Florida manatee with 'Trump' scraped into back spurs a federal investigation

A west Indian manatee (Trichechus manatus).
A west Indian manatee (Trichechus manatus) was found in Florida with "Trump" scratched into its back. (Image credit: Robert Bonde / U.S. Geological Survey)

A manatee with the word "Trump" scratched into its back has triggered a federal investigation that could end in jail time for the culprit. Whether the mutilation will harm the animal’s long-term health, however, is not yet known.

According to the Citrus County Chronicle, the manatee was found swimming in Blue Hole in the headwaters of the Homosassa River on the Gulf Coast of Florida. In large, capital letters, the word "Trump" stretched across the animal's back almost from its the manatee's neck to its tail in large, capital letters. It wasn't clear how the word was etched and how much damage was done to the manatee's skin in the process. However, even minor harassment of manatees can lead to major consequences. Late last year, a Florida boat captain was sentenced to 50 hours of community service after poking a manatee on the back with a fishing pole.

Manatees are listed as "threatened" under the Endangered Species Act, and harassing or harming them is a Class A, federal criminal offense punishable by a $50,000 fine and/or up to one-year in federal prison, Florida Fish & Wildlife (USFW) officer Craig Cavanna, who is heading up the investigation, told the Chronicle. Manatees are also protected by the Marine Mammals Protection Act and by Florida state law.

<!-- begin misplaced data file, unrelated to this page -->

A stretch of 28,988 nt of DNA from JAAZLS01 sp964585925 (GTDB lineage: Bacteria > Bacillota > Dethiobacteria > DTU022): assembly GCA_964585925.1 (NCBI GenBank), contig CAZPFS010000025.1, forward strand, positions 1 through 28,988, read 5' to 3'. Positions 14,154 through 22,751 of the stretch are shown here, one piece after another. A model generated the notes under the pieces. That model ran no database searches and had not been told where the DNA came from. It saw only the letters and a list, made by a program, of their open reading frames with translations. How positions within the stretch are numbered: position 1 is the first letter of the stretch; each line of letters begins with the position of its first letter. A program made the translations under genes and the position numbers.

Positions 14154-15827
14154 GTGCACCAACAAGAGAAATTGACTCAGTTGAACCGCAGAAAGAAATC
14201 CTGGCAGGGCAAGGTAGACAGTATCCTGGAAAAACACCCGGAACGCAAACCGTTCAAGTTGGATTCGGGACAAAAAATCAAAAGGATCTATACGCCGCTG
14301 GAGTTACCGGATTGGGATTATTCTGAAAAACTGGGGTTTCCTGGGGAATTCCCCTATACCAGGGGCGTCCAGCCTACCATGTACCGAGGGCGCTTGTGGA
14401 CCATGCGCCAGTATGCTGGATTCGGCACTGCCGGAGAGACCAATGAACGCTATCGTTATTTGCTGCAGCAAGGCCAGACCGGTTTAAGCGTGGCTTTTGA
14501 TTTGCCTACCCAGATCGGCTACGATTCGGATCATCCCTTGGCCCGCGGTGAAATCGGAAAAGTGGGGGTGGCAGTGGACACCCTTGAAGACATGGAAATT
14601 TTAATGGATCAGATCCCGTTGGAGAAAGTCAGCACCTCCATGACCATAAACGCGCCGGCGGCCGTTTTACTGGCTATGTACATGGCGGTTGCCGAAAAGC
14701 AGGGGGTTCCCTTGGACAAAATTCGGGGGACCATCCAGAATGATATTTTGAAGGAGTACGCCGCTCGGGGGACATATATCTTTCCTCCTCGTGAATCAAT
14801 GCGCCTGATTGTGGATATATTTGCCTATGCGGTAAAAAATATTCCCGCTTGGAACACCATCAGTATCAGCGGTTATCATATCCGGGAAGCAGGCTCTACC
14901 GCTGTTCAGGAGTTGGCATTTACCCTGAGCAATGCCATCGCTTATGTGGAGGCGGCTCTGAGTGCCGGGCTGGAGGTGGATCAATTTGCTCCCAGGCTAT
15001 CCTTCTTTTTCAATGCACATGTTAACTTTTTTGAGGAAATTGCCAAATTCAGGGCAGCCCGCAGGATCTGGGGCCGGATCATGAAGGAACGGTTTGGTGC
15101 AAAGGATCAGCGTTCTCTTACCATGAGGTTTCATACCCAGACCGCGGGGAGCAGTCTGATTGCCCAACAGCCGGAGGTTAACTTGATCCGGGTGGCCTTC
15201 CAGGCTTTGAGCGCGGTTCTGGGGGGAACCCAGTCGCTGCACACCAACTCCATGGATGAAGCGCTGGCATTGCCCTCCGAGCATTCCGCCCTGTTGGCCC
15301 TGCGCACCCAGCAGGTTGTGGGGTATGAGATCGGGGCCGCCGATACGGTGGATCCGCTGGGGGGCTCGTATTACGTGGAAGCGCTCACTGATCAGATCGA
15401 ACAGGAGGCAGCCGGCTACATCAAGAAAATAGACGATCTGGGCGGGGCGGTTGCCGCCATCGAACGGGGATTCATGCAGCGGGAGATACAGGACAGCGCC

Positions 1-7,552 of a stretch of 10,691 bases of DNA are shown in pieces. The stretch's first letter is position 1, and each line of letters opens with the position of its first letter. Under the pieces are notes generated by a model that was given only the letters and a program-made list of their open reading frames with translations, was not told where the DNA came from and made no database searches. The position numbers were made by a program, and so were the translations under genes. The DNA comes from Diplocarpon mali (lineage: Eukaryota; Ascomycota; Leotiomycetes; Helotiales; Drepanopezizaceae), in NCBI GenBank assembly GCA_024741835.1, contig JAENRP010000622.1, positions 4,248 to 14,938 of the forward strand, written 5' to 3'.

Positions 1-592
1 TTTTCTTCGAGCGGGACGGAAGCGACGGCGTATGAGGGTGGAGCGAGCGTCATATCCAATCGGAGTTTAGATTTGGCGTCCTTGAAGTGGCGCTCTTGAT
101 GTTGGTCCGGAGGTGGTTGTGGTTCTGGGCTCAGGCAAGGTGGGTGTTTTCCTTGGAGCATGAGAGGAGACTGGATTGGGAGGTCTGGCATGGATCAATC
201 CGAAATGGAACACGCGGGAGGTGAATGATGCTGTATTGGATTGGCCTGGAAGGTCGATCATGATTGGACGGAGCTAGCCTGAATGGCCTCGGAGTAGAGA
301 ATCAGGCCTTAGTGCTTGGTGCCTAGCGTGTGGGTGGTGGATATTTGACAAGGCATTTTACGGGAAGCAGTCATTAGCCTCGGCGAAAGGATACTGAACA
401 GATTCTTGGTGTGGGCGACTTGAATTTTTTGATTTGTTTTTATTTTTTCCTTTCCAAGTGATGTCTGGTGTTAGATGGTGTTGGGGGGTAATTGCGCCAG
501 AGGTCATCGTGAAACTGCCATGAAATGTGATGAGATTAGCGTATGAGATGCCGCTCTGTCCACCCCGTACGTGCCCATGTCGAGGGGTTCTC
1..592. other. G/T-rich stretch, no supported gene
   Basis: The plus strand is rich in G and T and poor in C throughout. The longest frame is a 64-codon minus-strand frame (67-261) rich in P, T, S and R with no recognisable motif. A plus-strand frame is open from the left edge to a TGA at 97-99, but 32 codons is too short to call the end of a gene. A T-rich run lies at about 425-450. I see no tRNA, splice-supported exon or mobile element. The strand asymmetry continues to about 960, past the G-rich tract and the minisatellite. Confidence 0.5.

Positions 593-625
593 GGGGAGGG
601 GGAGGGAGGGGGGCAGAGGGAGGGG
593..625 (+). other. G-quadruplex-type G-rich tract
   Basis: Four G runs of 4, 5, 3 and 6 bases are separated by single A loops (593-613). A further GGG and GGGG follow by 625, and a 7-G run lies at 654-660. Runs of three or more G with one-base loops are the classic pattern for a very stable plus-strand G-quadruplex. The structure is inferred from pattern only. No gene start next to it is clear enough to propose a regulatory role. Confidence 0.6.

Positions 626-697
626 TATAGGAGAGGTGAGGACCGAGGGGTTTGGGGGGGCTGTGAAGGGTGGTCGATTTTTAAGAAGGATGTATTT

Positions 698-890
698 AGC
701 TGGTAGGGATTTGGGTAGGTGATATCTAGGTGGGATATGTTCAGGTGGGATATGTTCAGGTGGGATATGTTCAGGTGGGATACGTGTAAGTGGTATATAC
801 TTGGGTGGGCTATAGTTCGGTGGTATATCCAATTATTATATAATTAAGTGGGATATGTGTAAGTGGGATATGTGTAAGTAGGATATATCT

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Placid, slow-moving manatees are large enough to have no natural predators, but they are often injured by boat collisions, according to the nonprofit Save the Manatees. White or gray scars, as seen on the manatee in Blue Hole, indicate that the wound has healed. By adulthood, many if not most manatees have at least one scar, U.S. Geological Survey biologist Cathy Beck said in 2016 in a USFW Q&A. Most healed manatees seem to be healthy despite multiple scars, Beck said, but others may not be, and little is known about how scarring affects manatees' long-term health and reproductive prospects.

West Indian manatees (Trichechus manatus) are migratory herbivores. They winter in Florida's warm waters, but travel as far north as Massachusetts in the summer months. Their winter range in shallow waters and estuaries brings them in close contact with human boaters and swimmers.

Anyone with knowledge of the incident should call the Florida Fish and Wildlife Conservation Commission at 888-404-FWCC (3922). The Center for Biological Diversity is offering a $5,000 reward for information leading to “a conviction for the cruel and illegal mutilation of a threatened Florida manatee,” officials said in a statement Monday (Jan. 11).

Originally published on Live Science.

Stephanie Pappas
Live Science Contributor

Stephanie Pappas is a contributing writer for Live Science, covering topics ranging from geoscience to archaeology to the human brain and behavior. She was previously a senior writer for Live Science but is now a freelancer based in Denver, Colorado, and regularly contributes to Scientific American and The Monitor, the monthly magazine of the American Psychological Association. Stephanie received a bachelor's degree in psychology from the University of South Carolina and a graduate certificate in science communication from the University of California, Santa Cruz.